Yes, I’ve got Down’s Syndrome but did you know…

I make a bloomin’ good Chilli Con Carne; it’s the cleaning up afterwards… I’ll do it but I don’t love it.

I’ve got Down’s Syndrome but did you know...

I started to walk at 18 months and learnt to read at the age of 4.

And yes I’ve got Down’s Syndrome but did you know…

I’ll often get up early on a Sunday and go for a 15 mile bike ride with my Mum and Dad.

Yes I have Down’s Syndrome but did you know…

That I like a challenge.

Written by Alison

This is me

Stood silent at the door clutching a hand,

This wasn’t the shopping experience I had planned.

I can feel people staring at me all the time,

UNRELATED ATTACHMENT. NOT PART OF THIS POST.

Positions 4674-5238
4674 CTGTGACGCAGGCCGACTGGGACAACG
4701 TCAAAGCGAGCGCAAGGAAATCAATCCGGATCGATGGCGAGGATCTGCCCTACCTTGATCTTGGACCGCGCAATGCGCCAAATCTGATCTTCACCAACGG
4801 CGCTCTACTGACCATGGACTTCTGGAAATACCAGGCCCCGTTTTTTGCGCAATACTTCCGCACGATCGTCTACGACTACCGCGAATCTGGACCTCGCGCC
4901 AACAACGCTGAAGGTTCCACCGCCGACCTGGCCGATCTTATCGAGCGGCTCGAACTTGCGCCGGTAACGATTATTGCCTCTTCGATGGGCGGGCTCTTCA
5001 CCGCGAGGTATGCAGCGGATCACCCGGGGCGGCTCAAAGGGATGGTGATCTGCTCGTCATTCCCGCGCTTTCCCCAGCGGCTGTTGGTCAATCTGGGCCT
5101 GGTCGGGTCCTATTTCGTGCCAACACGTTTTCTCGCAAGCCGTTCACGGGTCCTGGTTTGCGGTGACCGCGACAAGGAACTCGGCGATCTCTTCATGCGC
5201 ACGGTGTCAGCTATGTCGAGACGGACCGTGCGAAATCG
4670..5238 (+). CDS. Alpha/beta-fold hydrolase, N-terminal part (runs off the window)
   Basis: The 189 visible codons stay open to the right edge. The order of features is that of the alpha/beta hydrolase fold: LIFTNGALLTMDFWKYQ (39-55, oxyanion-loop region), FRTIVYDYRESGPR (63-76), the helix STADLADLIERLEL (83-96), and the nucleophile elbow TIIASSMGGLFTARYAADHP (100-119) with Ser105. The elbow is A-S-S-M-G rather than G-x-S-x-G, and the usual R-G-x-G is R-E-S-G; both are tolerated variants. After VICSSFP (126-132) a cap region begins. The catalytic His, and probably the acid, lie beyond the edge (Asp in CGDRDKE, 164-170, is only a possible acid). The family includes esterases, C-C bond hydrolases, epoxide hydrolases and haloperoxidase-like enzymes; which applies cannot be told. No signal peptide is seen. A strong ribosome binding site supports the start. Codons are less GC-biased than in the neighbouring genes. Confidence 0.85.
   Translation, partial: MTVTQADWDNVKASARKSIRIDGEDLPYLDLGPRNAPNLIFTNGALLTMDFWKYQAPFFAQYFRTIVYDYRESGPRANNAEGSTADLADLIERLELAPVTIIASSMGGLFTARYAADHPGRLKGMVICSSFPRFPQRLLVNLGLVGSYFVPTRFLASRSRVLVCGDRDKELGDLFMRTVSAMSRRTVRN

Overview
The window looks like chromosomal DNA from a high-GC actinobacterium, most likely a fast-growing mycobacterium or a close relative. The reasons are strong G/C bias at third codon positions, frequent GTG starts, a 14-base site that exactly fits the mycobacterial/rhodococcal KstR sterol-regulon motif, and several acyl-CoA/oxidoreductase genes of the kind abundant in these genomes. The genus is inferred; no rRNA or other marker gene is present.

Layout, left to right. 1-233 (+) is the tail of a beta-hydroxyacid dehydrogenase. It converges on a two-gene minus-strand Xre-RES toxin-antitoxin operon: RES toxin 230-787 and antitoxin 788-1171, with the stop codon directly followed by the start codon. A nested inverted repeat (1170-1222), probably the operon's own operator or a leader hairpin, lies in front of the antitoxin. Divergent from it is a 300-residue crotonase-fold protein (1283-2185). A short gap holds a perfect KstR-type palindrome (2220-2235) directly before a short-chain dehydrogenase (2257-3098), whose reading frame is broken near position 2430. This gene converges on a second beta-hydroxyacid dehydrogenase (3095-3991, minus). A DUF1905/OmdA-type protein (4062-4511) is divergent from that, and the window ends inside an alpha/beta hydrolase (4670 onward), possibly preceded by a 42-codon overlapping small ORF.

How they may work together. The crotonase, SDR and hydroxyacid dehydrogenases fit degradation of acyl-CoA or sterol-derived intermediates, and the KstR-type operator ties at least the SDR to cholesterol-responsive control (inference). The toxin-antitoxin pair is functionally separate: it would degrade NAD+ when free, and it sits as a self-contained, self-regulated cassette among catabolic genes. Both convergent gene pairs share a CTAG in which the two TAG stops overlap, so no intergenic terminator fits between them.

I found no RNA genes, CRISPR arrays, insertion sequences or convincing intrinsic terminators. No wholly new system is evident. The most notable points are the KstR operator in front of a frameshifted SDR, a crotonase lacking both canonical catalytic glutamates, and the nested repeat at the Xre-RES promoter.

It’s not very nice, it’s out of line

Little children looking up at me

Unable to understand my disability.

Just give me a smile or a wave

This can help me feel so brave.

All it can take is a smiley face

To change the world to a happier place.

Written by Victoria

The animal does not judge

Animals don’t judge my Autism, they don’t judge my epilepsy. You can feel safe and secure around an animal.

The dolphin swimming in the sea, makes me smile

The way a butterfly lands on your head, makes me feel relaxed.

The sound of a woodpecker in the park, it goes tap tap tap.

Animals make you feel like you can achieve anything. You can be yourself around an animal.

I like animals, they’re good. I’m happy with animals.

As long as it’s not a snake.

Written by NIkki

I may not have words

I may not have words, but I feel

I may not have words but I know when you are hurting

When you need a hug, a smile or a hand slipped into yours